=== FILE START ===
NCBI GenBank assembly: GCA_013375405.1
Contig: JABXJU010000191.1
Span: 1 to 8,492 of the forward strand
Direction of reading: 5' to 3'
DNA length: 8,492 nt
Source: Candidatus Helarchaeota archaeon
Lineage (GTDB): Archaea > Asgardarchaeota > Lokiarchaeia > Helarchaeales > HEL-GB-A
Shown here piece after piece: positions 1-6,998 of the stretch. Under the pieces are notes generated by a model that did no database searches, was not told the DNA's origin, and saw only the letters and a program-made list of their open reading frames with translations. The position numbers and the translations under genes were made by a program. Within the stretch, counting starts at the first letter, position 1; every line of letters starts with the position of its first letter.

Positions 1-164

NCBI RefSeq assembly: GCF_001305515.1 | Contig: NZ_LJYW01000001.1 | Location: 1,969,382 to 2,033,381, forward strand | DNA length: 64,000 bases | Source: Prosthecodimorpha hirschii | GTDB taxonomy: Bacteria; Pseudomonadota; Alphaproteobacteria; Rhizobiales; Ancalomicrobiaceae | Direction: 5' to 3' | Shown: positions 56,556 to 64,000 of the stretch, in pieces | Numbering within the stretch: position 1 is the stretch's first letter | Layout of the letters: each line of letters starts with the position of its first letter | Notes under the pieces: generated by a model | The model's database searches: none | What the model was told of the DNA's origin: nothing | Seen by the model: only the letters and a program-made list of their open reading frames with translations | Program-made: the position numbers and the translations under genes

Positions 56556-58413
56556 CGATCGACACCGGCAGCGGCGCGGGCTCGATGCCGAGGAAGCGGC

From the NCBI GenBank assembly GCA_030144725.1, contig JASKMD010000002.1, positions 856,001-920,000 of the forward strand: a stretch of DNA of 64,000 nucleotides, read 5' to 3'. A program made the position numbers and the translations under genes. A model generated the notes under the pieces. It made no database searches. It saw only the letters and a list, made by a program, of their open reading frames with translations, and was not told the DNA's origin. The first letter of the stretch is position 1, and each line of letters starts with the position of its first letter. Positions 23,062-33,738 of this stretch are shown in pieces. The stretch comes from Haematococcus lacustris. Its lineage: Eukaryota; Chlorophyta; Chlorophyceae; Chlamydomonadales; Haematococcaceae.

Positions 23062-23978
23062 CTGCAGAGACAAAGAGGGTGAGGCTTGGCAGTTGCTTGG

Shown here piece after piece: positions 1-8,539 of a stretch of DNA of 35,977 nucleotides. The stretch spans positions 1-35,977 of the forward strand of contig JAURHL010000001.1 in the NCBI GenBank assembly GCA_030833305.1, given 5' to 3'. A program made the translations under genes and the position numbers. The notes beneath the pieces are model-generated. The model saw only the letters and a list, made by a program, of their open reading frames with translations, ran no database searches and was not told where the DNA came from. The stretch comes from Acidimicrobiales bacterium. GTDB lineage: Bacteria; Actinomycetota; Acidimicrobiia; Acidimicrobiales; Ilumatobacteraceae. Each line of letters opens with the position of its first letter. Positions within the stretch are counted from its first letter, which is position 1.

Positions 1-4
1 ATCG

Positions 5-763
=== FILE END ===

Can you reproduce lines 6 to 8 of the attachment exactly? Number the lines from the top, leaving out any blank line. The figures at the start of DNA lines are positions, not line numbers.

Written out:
Source: Candidatus Helarchaeota archaeon
Lineage (GTDB): Archaea > Asgardarchaeota > Lokiarchaeia > Helarchaeales > HEL-GB-A
Shown here piece after piece: positions 1-6,998 of the stretch. Under the pieces are notes generated by a model that did no database searches, was not told the DNA's origin, and saw only the letters and a program-made list of their open reading frames with translations. The position numbers and the translations under genes were made by a program. Within the stretch, counting starts at the first letter, position 1; every line of letters starts with the position of its first letter.